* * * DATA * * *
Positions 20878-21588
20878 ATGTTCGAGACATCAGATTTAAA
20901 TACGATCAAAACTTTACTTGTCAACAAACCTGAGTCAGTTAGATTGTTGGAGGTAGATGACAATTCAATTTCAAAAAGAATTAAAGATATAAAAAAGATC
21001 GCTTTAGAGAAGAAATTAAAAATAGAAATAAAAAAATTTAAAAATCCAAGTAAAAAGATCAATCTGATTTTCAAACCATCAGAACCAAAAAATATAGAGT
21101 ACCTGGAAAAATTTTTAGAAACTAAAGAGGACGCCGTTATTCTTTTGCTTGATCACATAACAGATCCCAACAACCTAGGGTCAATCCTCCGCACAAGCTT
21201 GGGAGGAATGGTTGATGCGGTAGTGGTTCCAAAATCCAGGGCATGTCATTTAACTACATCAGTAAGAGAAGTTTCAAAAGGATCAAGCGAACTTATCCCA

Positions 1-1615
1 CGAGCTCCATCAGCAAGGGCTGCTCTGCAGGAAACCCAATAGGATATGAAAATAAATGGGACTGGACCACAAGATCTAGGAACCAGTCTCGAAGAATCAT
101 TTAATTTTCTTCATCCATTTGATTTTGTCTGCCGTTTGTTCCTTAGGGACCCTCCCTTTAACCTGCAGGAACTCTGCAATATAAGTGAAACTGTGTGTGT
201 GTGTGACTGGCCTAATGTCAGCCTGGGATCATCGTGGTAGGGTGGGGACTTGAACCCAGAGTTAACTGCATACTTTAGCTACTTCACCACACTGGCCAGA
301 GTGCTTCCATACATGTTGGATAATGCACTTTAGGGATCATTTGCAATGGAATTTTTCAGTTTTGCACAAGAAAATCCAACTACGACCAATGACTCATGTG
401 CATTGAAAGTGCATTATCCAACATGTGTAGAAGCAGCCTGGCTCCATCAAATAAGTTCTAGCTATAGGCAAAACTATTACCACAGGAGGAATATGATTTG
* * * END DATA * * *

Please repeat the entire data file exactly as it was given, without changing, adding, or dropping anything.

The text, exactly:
Positions 20878-21588
20878 ATGTTCGAGACATCAGATTTAAA
20901 TACGATCAAAACTTTACTTGTCAACAAACCTGAGTCAGTTAGATTGTTGGAGGTAGATGACAATTCAATTTCAAAAAGAATTAAAGATATAAAAAAGATC
21001 GCTTTAGAGAAGAAATTAAAAATAGAAATAAAAAAATTTAAAAATCCAAGTAAAAAGATCAATCTGATTTTCAAACCATCAGAACCAAAAAATATAGAGT
21101 ACCTGGAAAAATTTTTAGAAACTAAAGAGGACGCCGTTATTCTTTTGCTTGATCACATAACAGATCCCAACAACCTAGGGTCAATCCTCCGCACAAGCTT
21201 GGGAGGAATGGTTGATGCGGTAGTGGTTCCAAAATCCAGGGCATGTCATTTAACTACATCAGTAAGAGAAGTTTCAAAAGGATCAAGCGAACTTATCCCA

Positions 1-1615
1 CGAGCTCCATCAGCAAGGGCTGCTCTGCAGGAAACCCAATAGGATATGAAAATAAATGGGACTGGACCACAAGATCTAGGAACCAGTCTCGAAGAATCAT
101 TTAATTTTCTTCATCCATTTGATTTTGTCTGCCGTTTGTTCCTTAGGGACCCTCCCTTTAACCTGCAGGAACTCTGCAATATAAGTGAAACTGTGTGTGT
201 GTGTGACTGGCCTAATGTCAGCCTGGGATCATCGTGGTAGGGTGGGGACTTGAACCCAGAGTTAACTGCATACTTTAGCTACTTCACCACACTGGCCAGA
301 GTGCTTCCATACATGTTGGATAATGCACTTTAGGGATCATTTGCAATGGAATTTTTCAGTTTTGCACAAGAAAATCCAACTACGACCAATGACTCATGTG
401 CATTGAAAGTGCATTATCCAACATGTGTAGAAGCAGCCTGGCTCCATCAAATAAGTTCTAGCTATAGGCAAAACTATTACCACAGGAGGAATATGATTTG